Open access peer-reviewed chapter

Use of Plant Secondary Metabolites to Reduce Crop Biotic and Abiotic Stresses: A Review

Written By

Ziming Yue, Varsha Singh, Josiane Argenta, Worlanyo Segbefia, Alyssa Miller and Te Ming Tseng

Submitted: 10 March 2022 Reviewed: 17 March 2022 Published: 26 June 2022

DOI: 10.5772/intechopen.104553

From the Edited Volume

Secondary Metabolites - Trends and Reviews

Edited by Ramasamy Vijayakumar and Suresh Selvapuram Sudalaimuthu Raja

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Plant secondary metabolites (PSM) are small molecules of organic compounds produced in plant metabolism that have various ecological functions, such as defense against pathogens, herbivores, and neighboring plants. They can also help to reduce abiotic stresses, such as drought, salinity, temperature, and UV. This chapter reviewed the ecological functions of the PSM and how people utilize these metabolites to reduce crop biotic and abiotic stresses in agriculture. Specific topics covered in this review are (1) extraction of PSM from plant parts and its application on crops; (2) screening of crop/cover crop germplasms for high PSM content and with resistance to pathogens, herbivores, and/or neighboring plants; (3) regulation of PSM biosynthesis (including plant hormones and defense activators) to increase plant readiness for defense; (4) transcriptome and genome technology improvements in the last decade leading to valuable tools to characterize differential gene expression and gene composition in a genome, and lineage-specific gene family expansion and contraction. In addition, there is a critical need to understand how the biosynthesis and release of allelochemicals occur. Filling this knowledge gap will help us to improve and encourage sustainable weed control practices in agriculture.


  • allelopathy
  • pathogen defense
  • herbivore defense
  • plant defense
  • cover crops
  • sustainable pest management
  • organic farming

1. Introduction

Plant secondary metabolites (PSM) are small organic molecules produced during plant metabolism that can function as a plant defense against herbivores, pathogens, neighboring plants, or environmental stresses [1, 2, 3]. Although proven to be incorrect, PSM [4, 5] used to be defined as (1) the part of metabolites not present in nonplant organisms or as (2) the part of plant metabolites not required for simple growth and development. These outdated PSM definitions still reflected some properties of PSM—they are widespread in the plant kingdom and are beyond the highly conserved primary metabolites, which are required in plant growth and development, such as proteins, carbohydrates, lipids, and nucleic acids. Hence, they represent plant diversity. The description of PSM often starts from the sessile property of terrestrial plants [1, 26], where they cannot flee from the threat or stress from the environment and hence have to develop strategies to defend or reduce the threat or stress. PSM are their strategies.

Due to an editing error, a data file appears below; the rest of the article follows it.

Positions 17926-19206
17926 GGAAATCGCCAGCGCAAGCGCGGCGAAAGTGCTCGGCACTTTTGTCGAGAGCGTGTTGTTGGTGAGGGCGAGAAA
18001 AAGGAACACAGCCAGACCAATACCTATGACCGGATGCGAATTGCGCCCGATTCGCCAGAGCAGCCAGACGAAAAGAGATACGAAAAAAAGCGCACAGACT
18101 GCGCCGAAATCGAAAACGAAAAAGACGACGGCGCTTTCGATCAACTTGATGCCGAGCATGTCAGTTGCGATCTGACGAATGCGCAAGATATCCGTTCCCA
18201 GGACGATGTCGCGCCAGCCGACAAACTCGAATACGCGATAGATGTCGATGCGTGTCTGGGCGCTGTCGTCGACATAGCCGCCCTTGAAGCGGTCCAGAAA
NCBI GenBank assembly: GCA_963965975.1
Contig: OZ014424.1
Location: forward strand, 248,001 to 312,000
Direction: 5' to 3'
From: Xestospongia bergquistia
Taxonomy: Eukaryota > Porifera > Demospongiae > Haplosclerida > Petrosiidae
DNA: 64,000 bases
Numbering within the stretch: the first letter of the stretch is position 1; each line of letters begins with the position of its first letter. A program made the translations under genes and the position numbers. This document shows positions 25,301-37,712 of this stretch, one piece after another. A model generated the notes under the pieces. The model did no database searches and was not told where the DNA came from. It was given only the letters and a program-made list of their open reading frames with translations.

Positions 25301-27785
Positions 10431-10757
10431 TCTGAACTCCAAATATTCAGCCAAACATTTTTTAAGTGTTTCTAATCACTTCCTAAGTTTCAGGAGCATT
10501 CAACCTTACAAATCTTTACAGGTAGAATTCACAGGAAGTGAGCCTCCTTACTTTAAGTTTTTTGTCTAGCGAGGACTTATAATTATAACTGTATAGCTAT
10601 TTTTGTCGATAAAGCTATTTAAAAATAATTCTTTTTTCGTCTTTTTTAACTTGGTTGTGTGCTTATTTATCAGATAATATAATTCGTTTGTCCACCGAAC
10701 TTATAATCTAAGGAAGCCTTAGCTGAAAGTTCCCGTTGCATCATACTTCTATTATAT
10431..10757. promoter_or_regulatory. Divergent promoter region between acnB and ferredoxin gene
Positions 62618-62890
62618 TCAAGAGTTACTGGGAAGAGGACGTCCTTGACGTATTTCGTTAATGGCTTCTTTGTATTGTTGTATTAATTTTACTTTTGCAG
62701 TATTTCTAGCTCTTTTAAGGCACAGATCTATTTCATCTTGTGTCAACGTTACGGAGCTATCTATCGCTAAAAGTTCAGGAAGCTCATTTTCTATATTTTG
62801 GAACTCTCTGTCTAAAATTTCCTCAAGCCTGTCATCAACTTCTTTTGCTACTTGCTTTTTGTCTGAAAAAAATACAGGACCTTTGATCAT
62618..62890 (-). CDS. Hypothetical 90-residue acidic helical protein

Environmental factors, such as temperature, salinity, and water, are also called abiotic stresses [7]. The herbivores, pathogens, and neighboring plants are also called biotic stresses. Plant metabolites can be classified into primary metabolites, secondary metabolites, and plant hormones [3]. The defense function of secondary metabolites is often realized by integration with physical structures, such as cell wall, cutin, suberin, wax, and bark. According to Hartman [1], plant secondary metabolites are often lineage-specific and aid plants in interacting with the biotic and abiotic environment. For example, pine trees and mint plants often contain terpenes, peppers often contain capsaicin, and sicklepod contains anthraquinone derivatives for defense. The production of secondary metabolites can be constitutive or induced. Some plant secondary metabolites, such as anthraquinone derivatives, in sicklepod are routinely produced, and they are called constitutive secondary metabolites. The production of secondary metabolites demands a high metabolic cost on the host plant; thus, many of these compounds are not produced in large quantities until after insects have begun to feed. These secondary metabolites are called induced secondary metabolites [7].

The number of secondary metabolites reported is vast, and they have widespread applications. The most prominent application of the plant secondary metabolites is in the pharmaceutical industry, where about 25% of the drugs in use by humans are derived from medicinal plants [8]. The type and concentration(s) of the secondary molecule(s) produced by a plant are determined by the species, genotype, physiology, developmental stage, and environmental factors during its growth [2].